On September 25th, Dodd had a breakthrough in his questioning of Dr. Scheidt. Scheidt had been questioned repeatedly about the OKW (Oberkommando der Wehrmacht) files, insisting each time that he burned them all. Dodd’s relentless interrogation paid off when he was able to make Scheidt admit,” All right, I buried some of the most important ones at Berchtesgarden” [p.142, 9/25/1945]. The admission was significant. The existence of even a portion of the files was of unimaginable value and had the potential to be a huge break for the prosecution. Despite his many contributions similar to the one with Scheidt, Dodd saw himself pushed to the side as the staff expanded. As of 24 September 1945, the United States legal team had grown to approximately 250 people and according to Dodd 150 of those were “superfluous and worse” [p. 141, 9/24/45]. As he explained to Grace,” I am no one’s fair-haired boy, I am not in the military, and it is a mess anyway” [p. 142, 9/25/1945]. At this point, it seemed as if Colonel Brundage and Dodd were the only ones making advances on any of the interrogations, and yet two felt that others shared information only grudgingly, if at all. “It is clear to the both of us that we are not wanted by this crowd of jokers…Really there is not one outstanding man in an important place in this organization—saving Jackson
himself. I never saw anything as bad. I can understand difficulty—personality conflicts, even some professional rivalry. But this is a maelstrom of incompetence. It is awful… You will understand if I return sooner than we anticipated.” [p. 145, 9/26/1945].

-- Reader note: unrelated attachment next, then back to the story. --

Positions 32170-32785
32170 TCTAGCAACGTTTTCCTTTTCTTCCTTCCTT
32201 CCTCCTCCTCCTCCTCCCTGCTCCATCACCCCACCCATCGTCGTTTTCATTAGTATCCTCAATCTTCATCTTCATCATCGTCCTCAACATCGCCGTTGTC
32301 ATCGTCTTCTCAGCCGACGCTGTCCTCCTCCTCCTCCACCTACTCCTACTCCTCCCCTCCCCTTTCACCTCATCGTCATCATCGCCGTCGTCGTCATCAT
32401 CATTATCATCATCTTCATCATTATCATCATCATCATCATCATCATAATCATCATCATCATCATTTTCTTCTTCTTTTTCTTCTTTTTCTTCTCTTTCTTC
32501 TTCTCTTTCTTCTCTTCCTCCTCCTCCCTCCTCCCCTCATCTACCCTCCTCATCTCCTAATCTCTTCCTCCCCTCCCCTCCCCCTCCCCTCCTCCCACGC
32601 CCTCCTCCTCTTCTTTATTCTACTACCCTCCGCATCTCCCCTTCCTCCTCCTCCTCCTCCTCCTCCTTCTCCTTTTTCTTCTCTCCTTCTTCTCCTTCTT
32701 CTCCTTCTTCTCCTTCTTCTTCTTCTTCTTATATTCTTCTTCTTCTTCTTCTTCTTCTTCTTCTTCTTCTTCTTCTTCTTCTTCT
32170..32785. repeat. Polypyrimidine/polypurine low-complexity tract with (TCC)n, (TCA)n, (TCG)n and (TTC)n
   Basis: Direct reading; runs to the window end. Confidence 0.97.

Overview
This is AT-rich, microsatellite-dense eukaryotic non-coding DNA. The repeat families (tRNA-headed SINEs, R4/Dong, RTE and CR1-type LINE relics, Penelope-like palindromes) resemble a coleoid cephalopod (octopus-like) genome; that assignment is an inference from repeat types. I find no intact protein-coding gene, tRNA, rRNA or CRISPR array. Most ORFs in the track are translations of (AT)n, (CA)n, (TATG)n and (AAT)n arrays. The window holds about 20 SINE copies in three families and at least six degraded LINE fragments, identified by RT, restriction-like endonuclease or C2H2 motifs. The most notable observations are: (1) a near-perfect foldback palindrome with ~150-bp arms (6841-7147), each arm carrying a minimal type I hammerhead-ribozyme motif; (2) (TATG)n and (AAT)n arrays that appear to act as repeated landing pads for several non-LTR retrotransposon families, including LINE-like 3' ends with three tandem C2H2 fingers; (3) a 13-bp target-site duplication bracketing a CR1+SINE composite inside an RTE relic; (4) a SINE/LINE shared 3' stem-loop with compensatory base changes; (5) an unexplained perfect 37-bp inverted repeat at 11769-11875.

Thankfully, Dodd was able to take a brief trip and clear his mind of the everyday frictions that were mounting as the opening of the trials neared. Through the good offices of Father Walsh, Dodd and Brundage were scheduled to have a visit with Pope Pius XII while in Rome. As the plane flew above Rome, Dodd was amazed and
delighted with his first view of the picturesque city and said,” Rome is my city. First of all it is quite untouched by the war and for that reason it makes a good impression. But also I like its looks. We rode into Rome on the Apian Way—saw ruins of the ancient viaduct and the walls” [p. 149, 9/28/1945]. For Dodd, this trip although was much more personally significant and not a holiday. They attended a very sentimental and private mass in the room of St. Ignatius in the Gesu Church, observing Anzio beachhead. “It is still a mess. Tanks, guns, destruction on all sides—much more than a year after that fearful affair. We passed the military cemeteries—rows of crosses—it does something
to me.” [p. 151, 9/30/1945] While meeting with the Pope, Dodd received blessing for his family, as well as a few rosaries for the children waiting at home for his return. “Grace, I walked out as if treading on air.” [p. 153, 10/1/1945] Refreshed and reinvigorated, Tom Dodd headed back to Nürnberg to resume his questioning and attempts to piece together the documentation necessary to build the legal case and hold the leaders of the Nazi regime accountable for their crimes against the world.
–Owen Doremus and Betsy Pittman
[Owen Doremus, a junior at Edwin O. Smith High School, is supporting this blog series with research and writing as part of an independent study.]
The majority of the letters from Tom Dodd to his wife Grace have been published and can be found in Letters from Nuremberg, My father’s narrative of a quest for justice. Senator Christopher J. Dodd with Lary Bloom. New York: Crown Publishing, 2007.